The following is a summary of John Freeman’s session, “Learning to Walk in the Desert: Helping Those Struggling with Sexual Addictions Understand & Grow in Grace.” John is executive director of Harvest USA, a ministry reaching out to those whose lives are affected by sexual sin. John is a graduate of the University of Tennessee and Westminster Theological Seminary and an adjunct faculty at Philadelphia Biblical University.
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Sexual/pornography addiction is on the rise in the church. Counselors are constantly saying that people are coming into their practices with well-developed addictions, many of them only 25 years old. It previously took 40 years for such a well-developed addiction, but with the advent of the Internet, sexual addictions are growing at alarmingly accelerated rates.
The uniqueness of porn addiction
Moreover, sexual addictions tend to have a unique qualities compared to other addictions. With sexual addiction there tends to be the development of a secret life. People trapped in this addiction learn how to hide well. Often the sigma attached to sexually compulsive behavior brings with it a fear of a loss of job or ministry position.
A sexual addict tends to experience more shame about who they are, and that shame drives them further into lonely isolation.
Moreover, the tell-tail signs of sexual addiction are not obvious to others on the surface (there’s no smell of alcohol on the breath or days of work missed due to hangovers).
What happens when God calls a man or woman out of their sexual addiction? What does this process look like? When a person really wants to change, what challenges will they face?
God calls sexual addicts into the “desert”
There are several kinds of “deserts” we may find ourselves in. Some desert experiences are of our own making. The sexual addict knows this desert well—it is the bitter pain of addiction’s consequences. Some deserts are places where God leads us to bring us into an experience of deeper intimacy (see Hosea 2:14). Then there are the deserts we choose to enter, usually after a crisis, because we know something needs to change.
The desert exposes our false goals and reveals new, real goals
When the sexual addict goes to the desert they are choosing to leave an old life of addiction and allow God to “undress the heart.” The desert for the sexual addict is that season in their life where they can sit with their confused and hurting hearts and cry out to God for answers, no matter how long it takes.
At first when they enter this desert they may have a host of goals they want to accomplish. “I want to stop looking at porn.” “I want to stop going to massage parlors and strip clubs.” “I want to stop engaging in cyber-sex.” “Once I get rid of _______ in my life, then everything will be okay.” These are actually goals that fall short of where God wants to take us. Yes, behaviors matter to God, but His chief project is our hearts.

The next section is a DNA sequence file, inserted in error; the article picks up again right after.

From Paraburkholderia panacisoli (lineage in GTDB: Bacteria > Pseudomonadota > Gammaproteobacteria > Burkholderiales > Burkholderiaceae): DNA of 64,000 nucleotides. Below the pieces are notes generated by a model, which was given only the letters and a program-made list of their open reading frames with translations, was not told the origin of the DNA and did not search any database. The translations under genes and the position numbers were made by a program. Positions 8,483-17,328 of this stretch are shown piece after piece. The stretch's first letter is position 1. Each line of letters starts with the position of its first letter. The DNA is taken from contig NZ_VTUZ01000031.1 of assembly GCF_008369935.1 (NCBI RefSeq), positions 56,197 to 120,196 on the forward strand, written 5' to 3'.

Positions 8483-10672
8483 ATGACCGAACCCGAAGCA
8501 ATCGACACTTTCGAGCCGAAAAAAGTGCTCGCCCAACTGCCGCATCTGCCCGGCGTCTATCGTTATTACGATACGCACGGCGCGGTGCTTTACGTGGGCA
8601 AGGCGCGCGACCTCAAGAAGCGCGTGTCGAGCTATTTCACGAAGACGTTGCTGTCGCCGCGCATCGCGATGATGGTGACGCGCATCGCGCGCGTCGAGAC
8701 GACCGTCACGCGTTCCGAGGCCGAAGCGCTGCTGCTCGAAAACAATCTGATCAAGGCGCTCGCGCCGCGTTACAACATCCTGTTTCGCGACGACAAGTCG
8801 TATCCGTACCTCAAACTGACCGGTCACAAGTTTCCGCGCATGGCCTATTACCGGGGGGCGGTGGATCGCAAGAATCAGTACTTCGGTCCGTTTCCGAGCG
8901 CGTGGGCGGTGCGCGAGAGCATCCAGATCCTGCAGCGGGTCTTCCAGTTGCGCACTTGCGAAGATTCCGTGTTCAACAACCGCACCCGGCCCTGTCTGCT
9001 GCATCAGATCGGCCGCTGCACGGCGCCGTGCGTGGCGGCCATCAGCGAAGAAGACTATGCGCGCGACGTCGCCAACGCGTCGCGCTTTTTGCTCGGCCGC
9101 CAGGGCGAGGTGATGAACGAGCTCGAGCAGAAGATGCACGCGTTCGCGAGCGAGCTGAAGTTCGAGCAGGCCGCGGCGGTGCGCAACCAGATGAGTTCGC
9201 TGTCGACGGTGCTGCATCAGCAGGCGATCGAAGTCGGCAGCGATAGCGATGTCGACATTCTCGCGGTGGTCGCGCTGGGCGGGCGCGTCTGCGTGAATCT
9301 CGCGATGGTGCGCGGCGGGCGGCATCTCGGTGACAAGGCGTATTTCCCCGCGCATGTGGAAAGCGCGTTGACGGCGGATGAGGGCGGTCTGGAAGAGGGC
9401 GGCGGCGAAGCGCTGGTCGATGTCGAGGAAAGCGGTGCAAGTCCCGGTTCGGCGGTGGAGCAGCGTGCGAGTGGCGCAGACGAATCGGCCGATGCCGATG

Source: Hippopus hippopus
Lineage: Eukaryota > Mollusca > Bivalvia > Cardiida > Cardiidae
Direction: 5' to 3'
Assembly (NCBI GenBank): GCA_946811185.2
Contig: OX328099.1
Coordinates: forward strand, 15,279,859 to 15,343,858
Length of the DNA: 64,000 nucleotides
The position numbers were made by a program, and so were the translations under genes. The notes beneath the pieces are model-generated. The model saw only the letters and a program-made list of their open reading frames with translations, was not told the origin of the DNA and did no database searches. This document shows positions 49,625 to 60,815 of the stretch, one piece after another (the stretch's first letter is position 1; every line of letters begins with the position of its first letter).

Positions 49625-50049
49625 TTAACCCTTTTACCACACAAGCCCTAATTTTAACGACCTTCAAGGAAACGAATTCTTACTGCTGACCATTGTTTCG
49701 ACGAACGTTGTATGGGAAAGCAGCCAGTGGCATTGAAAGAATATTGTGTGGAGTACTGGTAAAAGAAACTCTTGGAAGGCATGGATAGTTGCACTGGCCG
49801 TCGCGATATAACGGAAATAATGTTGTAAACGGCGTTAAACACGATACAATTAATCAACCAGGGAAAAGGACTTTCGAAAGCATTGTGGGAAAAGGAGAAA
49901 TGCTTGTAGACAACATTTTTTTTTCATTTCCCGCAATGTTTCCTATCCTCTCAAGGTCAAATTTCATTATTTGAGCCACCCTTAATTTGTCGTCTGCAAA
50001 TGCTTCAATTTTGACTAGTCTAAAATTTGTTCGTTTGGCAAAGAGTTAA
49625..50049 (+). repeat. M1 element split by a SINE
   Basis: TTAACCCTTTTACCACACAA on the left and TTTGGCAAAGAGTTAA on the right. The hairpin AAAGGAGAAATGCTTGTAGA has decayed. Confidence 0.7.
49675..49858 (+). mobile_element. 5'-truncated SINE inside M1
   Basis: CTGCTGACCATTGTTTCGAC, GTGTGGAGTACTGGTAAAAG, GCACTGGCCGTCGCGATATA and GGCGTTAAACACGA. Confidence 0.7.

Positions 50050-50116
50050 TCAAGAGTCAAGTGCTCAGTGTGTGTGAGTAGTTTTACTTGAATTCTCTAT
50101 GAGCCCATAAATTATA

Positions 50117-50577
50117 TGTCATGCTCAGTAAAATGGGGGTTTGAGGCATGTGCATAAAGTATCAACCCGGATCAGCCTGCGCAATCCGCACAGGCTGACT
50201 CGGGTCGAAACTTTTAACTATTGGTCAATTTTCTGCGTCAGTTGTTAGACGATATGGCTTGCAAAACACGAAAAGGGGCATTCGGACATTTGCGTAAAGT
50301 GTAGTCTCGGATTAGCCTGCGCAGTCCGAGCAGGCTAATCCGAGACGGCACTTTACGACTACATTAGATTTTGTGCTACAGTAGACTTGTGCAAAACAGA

God uses the desert experience to be a “light bulb” that exposes these false goals and reveals the depths of our addiction. The purpose of the desert is to lead people to true repentance . . . not merely using Jesus as a Christian version of a self-improvement program. Real repentance takes time. In the desert we learn not just to divorce ourselves from the addictive patterns in our lives, but we embrace new affections, new relationships with God and others.
The desert is not merely a place of “recovery” but “discovery.” Recovery is a great thing, but often recovery groups merely become “monitoring holding tanks,” places where our sin is managed, not overcome. The goal of the recovery group is just getting back to the people we used to be before the addiction came into our lives. In contrast, the discovery group is the place where at new life driven by the love of God is discovered and explored.
Walking through the desert takes time, patience, and will strip us of all self-reliance. The desert is not a quick fix, but a season where dependence on the Holy Spirit is learned.
The church—God’s people—is where grace is discovered
One of the Harvest USA group members called up the director, John Freeman, one day. He said to John that he had just tried, in bitter frustration, drove his car 100mph towards a bridge in order to kill himself. He had just come from a group session where they were continuing their discussion about the roots of pornography addiction. Obviously, he hadn’t hurt himself too badly, and was calling John to confess his anger and frustration.
Here are his words:
“My pornography isn’t even the real issue. It’s simply become my fist in God’s face for all the ways I’ve suffered, been dealt unfair blows, and is my response to how He’s not come through for me.”
These are honest words from someone who is in the desert, someone who is realizing the root of his problem, his anger towards God. These were lessons learned in the context of community, a group of believers who are walking with him in the desert.
This is what the church is called to do. Because there are literally millions of people sitting in our pews and attending our worship services who are struggling with porn addiction, we need to be a church with a continual rescue mission to the addict.
We are called, as God’s agents of grace, to be unshockable realists who climb down into the pit where the addict lives and show him/her the mercy of God.